• Use "I statements.” Say things like, "I feel upset when you ___" instead of, "You're making me upset." Steer clear of blaming or accusing them of purposely trying to hurt you.
  • Be clear and direct. No one can read your mind, so tell them what you think, feel, and need.
  • Don’t push aside your feelings. Bring up things that bother you early on so they don’t build up and become bigger problems.
  • Build trust. Unless someone has given you a reason not to, believing that they’re telling you the truth and assuming that they mean well helps establish trust.
  • Ask questions. If you don't understand what they're saying or why, ask questions. Don’t make assumptions.
  • Talk in person. It's really easy to misunderstand or misinterpret a text message or email. Talking in person (or through video chat) will allow you to hear their tone of voice and see their body language.
  • Don’t yell. Getting angry or defensive during an argument is totally normal. But if you’re feeling upset or angry, take a break until you both cool off.
  • Be willing to apologize. Everyone makes mistakes. Saying you’re sorry (and meaning it) goes a long way in helping to move on after a fight.

One should check time to time about your feelings for your relationship. Following questions can help you to understand your feelings about any kind of relationships. After understanding your perspective, you should think from your partner’s perspective too.

  1. Does your partner listen to and respect your ideas?
  2. Does your partner give you space to spend time with your friends and family?
  3. Do you have fun spending time together?
  4. Do you feel comfortable telling your partner when something they do upsets you?
  5. Do you feel comfortable sharing your thoughts and feelings?
  6. Can you tell your partner what you like sexually?
  7. Does your partner make an effort to get along with your friends and family?
  8. Is your partner proud of your accomplishments and successes?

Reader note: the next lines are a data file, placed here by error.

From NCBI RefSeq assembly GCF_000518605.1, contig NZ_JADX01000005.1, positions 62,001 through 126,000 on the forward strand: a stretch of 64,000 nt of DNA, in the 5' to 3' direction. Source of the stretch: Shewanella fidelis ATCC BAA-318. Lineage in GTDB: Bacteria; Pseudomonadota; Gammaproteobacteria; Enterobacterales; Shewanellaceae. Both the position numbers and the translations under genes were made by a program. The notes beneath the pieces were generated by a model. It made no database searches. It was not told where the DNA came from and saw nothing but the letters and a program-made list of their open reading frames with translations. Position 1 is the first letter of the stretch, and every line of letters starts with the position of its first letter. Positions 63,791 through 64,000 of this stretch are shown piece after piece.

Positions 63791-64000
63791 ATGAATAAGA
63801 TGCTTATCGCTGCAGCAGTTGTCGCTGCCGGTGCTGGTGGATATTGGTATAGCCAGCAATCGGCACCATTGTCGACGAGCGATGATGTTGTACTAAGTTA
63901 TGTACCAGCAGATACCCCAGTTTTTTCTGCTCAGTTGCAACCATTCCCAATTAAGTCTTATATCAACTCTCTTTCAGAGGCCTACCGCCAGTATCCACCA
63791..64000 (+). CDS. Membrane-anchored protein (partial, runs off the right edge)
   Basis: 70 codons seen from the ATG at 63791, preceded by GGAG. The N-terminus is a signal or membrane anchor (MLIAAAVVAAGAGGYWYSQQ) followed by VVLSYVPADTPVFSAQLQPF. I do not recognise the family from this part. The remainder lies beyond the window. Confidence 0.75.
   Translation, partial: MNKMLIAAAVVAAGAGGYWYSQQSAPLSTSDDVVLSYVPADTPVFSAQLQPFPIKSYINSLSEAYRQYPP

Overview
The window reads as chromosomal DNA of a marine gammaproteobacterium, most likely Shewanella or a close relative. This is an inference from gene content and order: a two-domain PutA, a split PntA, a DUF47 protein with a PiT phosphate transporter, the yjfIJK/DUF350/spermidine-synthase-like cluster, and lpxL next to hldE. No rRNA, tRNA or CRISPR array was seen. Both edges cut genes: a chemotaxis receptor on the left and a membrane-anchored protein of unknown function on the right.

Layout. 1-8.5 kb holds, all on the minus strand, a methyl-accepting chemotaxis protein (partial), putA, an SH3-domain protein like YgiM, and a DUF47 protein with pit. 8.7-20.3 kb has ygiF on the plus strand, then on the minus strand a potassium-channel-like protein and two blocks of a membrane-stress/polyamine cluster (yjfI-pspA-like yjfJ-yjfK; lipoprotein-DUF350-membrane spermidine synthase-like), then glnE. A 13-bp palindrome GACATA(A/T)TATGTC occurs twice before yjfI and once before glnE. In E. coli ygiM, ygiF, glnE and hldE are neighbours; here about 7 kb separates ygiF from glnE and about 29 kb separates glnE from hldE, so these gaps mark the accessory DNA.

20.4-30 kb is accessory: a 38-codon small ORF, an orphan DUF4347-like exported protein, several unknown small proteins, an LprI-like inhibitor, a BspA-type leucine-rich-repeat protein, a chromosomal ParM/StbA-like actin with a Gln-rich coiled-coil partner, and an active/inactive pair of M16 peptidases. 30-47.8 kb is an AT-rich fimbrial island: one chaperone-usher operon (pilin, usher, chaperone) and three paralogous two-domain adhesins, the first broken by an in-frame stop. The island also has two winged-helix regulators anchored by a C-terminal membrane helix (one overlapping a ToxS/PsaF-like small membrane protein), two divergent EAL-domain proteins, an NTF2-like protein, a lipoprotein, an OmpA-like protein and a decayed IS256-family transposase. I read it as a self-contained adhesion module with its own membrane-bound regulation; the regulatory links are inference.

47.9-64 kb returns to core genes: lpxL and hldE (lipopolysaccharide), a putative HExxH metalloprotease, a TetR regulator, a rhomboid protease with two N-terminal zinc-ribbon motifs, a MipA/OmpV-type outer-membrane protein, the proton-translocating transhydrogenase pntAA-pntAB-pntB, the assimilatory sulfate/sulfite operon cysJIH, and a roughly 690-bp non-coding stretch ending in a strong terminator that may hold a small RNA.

9. Does your partner respect your differences?
  10. Can you talk to your partner about birth control and/or safer sex?

Understanding a relationship is complicated. But if your answers are yes for all, there is a healthy relationship between partners. And if there are two or more No in above question, then there are chances of unhealthy relationship.

Keeping your relationship in great shape definitely takes work. Talk to your partner about things that you think could be better. Be clear about what’s bothering you, and be respectful. Good communication is a big part of solving problems. If you have trouble working through things on your own, you might consider getting help from someone outside your relationship. Sometimes talking with a counselor or therapist can help couples work through issues and improve their relationships.

Sexual consent is an agreement to participate in a sexual activity. Before being sexual with someone, you need to know if they want to be sexual with you too. It’s also important to be honest with your partner about what you want and don’t want. Consenting and asking for consent are all about setting your personal boundaries and respecting those of your partner and checking if things aren’t clear. Both people must agree to sex every single time for it to be consensual. Without consent, sexual activity (including oral sex, genital touching, and vaginal or anal penetration) is sexual assault or rape. Here are the basics of consent.

Consent is:

Freely given: Consenting is a choice you make without pressure, manipulation, or under the influence of drugs or alcohol.

Reversible: Anyone can change their mind about what they feel like doing, anytime. Even if you’ve done it before, and even if you’re both naked in bed.

Informed: You can only consent to something if you have the full story. For example, if someone says they’ll use a condom and then they don’t, there isn’t full consent.

Enthusiastic: When it comes to sex, you should only do stuff you WANT to do, not things that you feel you’re expected to do.

Specific: Saying yes to one thing (like going to the bedroom to make out) doesn’t mean you’ve said yes to others (like having sex). You get the final say over what happens with your body. It doesn’t matter if you’ve hooked up before or even if you said yes earlier and then changed your mind. You’re allowed to say “stop” at any time, and your partner needs to respect that.